I heart Alberto Ruy Sánchez (and so does everybody else). He could charm every pair of pants off a centipede if he wanted to!

With Preeta Samarasan, Bernice Chauly and Tishani Doshi at a wine-tasting (like writers need an excuse). Too many cameras at the table! Preeta is gorgeous.

With Stephanie Theng. It was gratifying to take this because I’m used to being asked to sign things and to pose by myself, but rare is the… “fan” (*cringe*) who wants to take a pic with me!

Portraits of me…

Cam-whoring, as usual. Top pic by Chriswan Sungkono. Remaining three by “her personal photographer”.

And by me…


My beautiful and brilliant longtime friend Bernice Chauly, whose most recent book is Lost in KL, a collection of short stories.

Lijia Zhang, who worked for a decade in a missile factory – and wrote the tale!

Thanding Sari – doesn’t she look exactly like me in profile? I love her singing.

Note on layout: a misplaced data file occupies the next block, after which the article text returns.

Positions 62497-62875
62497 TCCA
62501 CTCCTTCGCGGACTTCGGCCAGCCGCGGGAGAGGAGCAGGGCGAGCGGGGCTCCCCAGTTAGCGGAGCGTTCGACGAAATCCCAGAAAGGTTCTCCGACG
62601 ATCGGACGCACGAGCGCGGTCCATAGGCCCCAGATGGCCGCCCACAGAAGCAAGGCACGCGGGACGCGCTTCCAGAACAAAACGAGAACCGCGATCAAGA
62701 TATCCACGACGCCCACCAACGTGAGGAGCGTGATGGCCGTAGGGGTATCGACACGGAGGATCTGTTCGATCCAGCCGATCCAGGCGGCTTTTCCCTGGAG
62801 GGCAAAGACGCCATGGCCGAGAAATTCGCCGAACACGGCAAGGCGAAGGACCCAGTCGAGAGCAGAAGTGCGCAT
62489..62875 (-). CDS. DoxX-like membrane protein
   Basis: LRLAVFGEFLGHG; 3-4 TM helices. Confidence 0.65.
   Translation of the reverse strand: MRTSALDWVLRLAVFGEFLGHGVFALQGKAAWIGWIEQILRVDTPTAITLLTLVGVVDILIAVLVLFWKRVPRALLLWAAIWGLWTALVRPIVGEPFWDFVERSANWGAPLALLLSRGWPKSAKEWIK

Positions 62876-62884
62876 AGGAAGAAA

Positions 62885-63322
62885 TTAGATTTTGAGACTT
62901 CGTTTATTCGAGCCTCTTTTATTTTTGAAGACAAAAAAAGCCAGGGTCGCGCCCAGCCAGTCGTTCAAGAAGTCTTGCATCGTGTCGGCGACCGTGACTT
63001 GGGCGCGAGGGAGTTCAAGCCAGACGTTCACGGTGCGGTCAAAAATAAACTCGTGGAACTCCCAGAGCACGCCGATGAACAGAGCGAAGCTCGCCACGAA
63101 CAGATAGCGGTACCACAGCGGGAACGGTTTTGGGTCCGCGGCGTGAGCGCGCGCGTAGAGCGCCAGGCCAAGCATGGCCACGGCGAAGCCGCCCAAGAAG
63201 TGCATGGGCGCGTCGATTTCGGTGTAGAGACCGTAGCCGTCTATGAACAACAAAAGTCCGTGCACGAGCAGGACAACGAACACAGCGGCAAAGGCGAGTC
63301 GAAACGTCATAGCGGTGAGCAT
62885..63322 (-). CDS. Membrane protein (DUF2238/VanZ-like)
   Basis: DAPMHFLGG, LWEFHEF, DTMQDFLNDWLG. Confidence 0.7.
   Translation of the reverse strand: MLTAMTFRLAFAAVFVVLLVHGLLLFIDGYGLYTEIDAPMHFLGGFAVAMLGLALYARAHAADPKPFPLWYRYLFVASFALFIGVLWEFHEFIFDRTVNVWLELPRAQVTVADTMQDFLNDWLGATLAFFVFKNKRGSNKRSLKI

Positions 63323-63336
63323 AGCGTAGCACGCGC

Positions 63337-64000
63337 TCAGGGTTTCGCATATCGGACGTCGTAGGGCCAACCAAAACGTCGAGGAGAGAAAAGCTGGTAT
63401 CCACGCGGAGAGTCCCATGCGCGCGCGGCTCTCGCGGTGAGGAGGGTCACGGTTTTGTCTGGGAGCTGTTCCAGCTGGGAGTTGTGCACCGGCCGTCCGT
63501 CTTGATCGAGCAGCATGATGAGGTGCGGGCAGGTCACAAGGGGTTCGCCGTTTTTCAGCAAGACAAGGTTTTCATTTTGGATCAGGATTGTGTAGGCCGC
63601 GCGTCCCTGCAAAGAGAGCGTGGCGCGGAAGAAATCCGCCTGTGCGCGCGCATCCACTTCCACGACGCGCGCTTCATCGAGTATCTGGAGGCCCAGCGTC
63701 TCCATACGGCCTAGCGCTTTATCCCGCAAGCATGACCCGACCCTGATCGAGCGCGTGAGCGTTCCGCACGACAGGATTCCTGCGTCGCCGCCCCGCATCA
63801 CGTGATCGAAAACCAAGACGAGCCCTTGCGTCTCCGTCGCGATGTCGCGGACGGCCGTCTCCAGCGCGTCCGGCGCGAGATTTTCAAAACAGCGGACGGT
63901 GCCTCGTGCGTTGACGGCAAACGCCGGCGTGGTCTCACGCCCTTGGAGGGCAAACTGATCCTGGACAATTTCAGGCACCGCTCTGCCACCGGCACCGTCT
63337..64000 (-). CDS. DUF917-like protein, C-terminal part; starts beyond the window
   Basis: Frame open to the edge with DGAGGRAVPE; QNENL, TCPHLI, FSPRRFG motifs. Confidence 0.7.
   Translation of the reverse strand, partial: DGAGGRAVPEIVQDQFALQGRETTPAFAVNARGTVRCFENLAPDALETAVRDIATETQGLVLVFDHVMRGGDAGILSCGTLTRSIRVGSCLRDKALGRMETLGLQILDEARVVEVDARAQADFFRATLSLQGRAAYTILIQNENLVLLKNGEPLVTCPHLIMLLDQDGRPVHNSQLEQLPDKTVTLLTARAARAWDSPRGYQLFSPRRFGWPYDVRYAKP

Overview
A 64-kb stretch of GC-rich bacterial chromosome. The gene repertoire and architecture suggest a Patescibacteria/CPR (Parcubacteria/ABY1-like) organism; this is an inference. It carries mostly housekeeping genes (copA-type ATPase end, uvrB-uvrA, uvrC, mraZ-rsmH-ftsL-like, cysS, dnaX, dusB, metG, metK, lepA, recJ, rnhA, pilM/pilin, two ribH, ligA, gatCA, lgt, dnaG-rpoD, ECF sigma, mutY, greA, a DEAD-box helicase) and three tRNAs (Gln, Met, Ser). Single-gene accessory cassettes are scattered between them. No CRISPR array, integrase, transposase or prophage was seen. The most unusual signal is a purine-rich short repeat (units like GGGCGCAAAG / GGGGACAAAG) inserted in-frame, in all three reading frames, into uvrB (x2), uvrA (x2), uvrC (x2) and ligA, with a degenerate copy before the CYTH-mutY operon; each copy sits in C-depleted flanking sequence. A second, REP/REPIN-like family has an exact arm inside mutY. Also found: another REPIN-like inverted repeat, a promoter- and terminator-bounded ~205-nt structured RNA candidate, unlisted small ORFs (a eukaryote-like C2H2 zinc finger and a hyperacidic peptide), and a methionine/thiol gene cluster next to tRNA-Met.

The Venus Flytrap: Ways of Worship

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It’s 8pm on a full moon night in October and the spray of the huge waves shoots above the barricades and drizzles us from time to time. This is a village on the Balinese coast, a day before the writers’ festival begins. When the sun is out, the sea is postcard-stunning. It looks just like what someone who has never seen the sea might imagine it to be like. At night, it is this: vivid, histrionic.

We’re a table of a dozen, half of whom are too far away to politely shout at over the sound of the waves. We have come from all over the world – one of the coordinators mentions that a writer called in tears from an airport somewhere between here and Mozambique. This is the calm before the storm: by the time the festival starts, 110 writers would have arrived here.

I’m fascinated by the kind-faced educator from New Zealand and the playwright who lived with AIDS orphans in Burundi for a year during the early 90’s. The American who sits down across from me turns out to be John Berendt, the author of the acclaimed Midnight in the Garden of Good and Evil. I give him my book. To my surprise, he asks me to sign it for him.

It is the day after the anniversary of the 2002 terrorist attacks on this island, the ones that confounded the world, because who in their right mind would bomb paradise?